Some of the many faces of Seville – which is why we’re going back!
Our wish list for Seville was a short one – see the Metropol Parasol, visit the Real Alcazar, have tapas for the first time, take in at least one flamenco performance and (in Caroline’s case) pay a visit to the Cathedral.
Our bus from Malaga reached Seville in late afternoon and it should have theoretically a half hour walk to our digs for the next four nights.
We checked in sixty minutes later and were shown to our first floor room. Simple? Yes. Basic? Yes? Budget friendly? Yes.
Following a brief siesta,we scrubbed up and then hit Seville. The district we were staying in – Barrio Santa Cruz – had a few roads through it, but the more interesting parts were linked by narrow footpaths flanked by shops, bars, restaurants and hotels.
So we wandered and did more of the same as a means of getting our bearings and trying to find a place to eat later on. After investigating a few places, we settled on a tapas bar just a few hundred metres from our digs.
Ordering beer and wine was easy, but choosing which tapas was a different matter. Sea food was out as neither of us partake, but it wasn’t that hard to find seven tapas choices.
Ratatouile was one, spinach topped with an egg and small ham chunks was another, but as the dishes kept on coming, we weren’t all that worried as we’d only had a snack lunch on the bus from Malaga. Seven empty bowls later, we were done. Or were we?
Although I’d had a couple of beers and Caroline had had a large glass of wine, I decided that we should have a glass of manzanilla to round off the evening instead of coffee.
We were fed and watered later than we would normally be at home, but we were still a couple of lightweights compared to locals who were just heading out as we headed back.
After a side visit to a small shop for some bottles of water and chocolate we started to unlock the room door, but were stopped by the pension owner.
He explained in broken English that the room above us was getting some emergency work done on it and that this was starting early on the next morning. We could have the downstairs en-suite instead, so we collected our barely unpacked bags and accoutrements and headed downstairs.
A bit of clothes washing was done before we turned in for the night, but fortunately most of the stuff had dried when we noticed the ‘No clothes washing‘ sign on the back of the room door. Oops…
With just washing and dressing to do the next morning, we got an early start.
Which is just as well as we needed to find somewhere to have breakfast and the first coffees of the day. Help was at hand though as a guy doing some touting for a walking tour tried to do his thing and tempt us onto the tour.
When we explained that we were looking for breakfasts, he pointed us in the direction of the place he had his breakfast every day – Taberna El Papelon (see the pic above). “Look for the red canopy” were his parting words as we headed off after thanking him.
We were the only Brits in the place, but we got our fresh orange juice, coffee and toasted croissants and jam without any difficulties and ended up with a sub-€8 bill for everything. And it was a pretty good way to start the day.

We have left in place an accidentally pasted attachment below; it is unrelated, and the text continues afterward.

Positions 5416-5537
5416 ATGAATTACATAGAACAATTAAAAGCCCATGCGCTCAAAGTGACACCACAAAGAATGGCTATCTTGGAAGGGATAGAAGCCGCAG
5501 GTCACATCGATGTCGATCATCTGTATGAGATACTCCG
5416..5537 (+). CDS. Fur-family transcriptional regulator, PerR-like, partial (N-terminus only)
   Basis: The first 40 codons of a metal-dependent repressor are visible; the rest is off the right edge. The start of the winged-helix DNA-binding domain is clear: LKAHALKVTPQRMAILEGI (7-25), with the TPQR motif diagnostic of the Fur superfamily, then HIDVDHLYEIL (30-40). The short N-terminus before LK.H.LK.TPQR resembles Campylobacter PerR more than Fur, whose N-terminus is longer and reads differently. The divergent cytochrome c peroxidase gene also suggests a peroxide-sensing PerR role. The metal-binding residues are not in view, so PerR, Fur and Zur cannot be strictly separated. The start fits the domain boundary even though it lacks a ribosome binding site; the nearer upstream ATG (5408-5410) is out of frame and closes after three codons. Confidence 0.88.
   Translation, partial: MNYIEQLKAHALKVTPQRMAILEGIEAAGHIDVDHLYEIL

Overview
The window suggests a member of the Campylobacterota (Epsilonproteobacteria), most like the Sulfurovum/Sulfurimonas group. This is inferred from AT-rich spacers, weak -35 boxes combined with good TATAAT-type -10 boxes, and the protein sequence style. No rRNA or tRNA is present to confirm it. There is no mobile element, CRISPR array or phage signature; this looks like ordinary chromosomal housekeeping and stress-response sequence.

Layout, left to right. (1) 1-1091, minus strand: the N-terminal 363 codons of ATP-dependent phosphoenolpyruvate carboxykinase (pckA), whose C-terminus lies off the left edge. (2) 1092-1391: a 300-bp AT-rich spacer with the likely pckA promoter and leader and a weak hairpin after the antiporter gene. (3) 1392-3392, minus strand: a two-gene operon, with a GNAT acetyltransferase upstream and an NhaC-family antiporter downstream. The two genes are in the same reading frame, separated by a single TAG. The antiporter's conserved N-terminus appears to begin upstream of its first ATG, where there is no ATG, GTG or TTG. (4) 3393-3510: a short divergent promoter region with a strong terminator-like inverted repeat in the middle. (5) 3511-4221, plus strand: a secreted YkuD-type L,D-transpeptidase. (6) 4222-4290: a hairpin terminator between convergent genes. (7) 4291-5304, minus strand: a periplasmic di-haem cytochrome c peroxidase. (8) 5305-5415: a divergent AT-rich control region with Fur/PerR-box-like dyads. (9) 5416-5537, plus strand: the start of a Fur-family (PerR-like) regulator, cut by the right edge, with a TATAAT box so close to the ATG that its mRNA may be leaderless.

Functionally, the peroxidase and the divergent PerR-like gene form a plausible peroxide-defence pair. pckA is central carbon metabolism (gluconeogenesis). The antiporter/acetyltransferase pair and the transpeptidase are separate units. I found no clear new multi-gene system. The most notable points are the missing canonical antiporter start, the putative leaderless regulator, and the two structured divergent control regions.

Although we weren’t heading anywhere in particular, we found ourselves outside a civic building that was the scene of a worker’s protest. We never found out what the gripe was, but we did get approached by a couple of Americans who were eager to talk to us and find out some opinions from us.
Yes, you’ve guessed it – Southern Baptists on a mission from God…
After answering their questions and Caroline commenting on the deck of cards they were using to help them in their quest, they realised that we’d got thoughts on religion that didn’t tally with theirs (both of us have been there, seen it, done it and walked away from different religious backgrounds) and we agreed to disagree.
With that settled in a very friendly way, we continued on our meanderings and then realised that we were almost upon the Metropol Parasol. After crossing the road to it and exploring the structure from the ground and the market at that level, only one question remained – how the hell did we get up to the walkways on the top?
More on Monday!
Yes, I meant to post this last Friday, but our internet provider decided to do some upgrades on their system without telling the most important stakeholders in the process – their customers!
The Andalucia trip was twelve days long and involved a bus and train/coach ride to Manchester Airport, rail journeys between Malaga Airport and the city centre and then four coach journeys, the odd cab ride and some walking.
There were a few more things to consider – the three differing types of accommodation being used (hotel, pension and hostel), the need to cover up a bit in some of the places being visited (such asthe Cathedral in Seville or the Mezequita in Cordoba) and weather conditions (warm to hot during the day, cool on a night and rather wet in the case of one morning in Malaga.
And then there was the little matter of the size of hand luggage bags on RyanAir… which were some 5cm less on the depth of the bag compared to some of the other airlines we’ve flown with since we bought our Osprey Farpoint 40 travel bags.
The RyanAir pack size was adhered too with ease as we merely packed items that could be washed and worn, used as layering pieces for the cooler night time temperatures and we both included items with long sleeves for those times when the place we were visiting required arms to covered.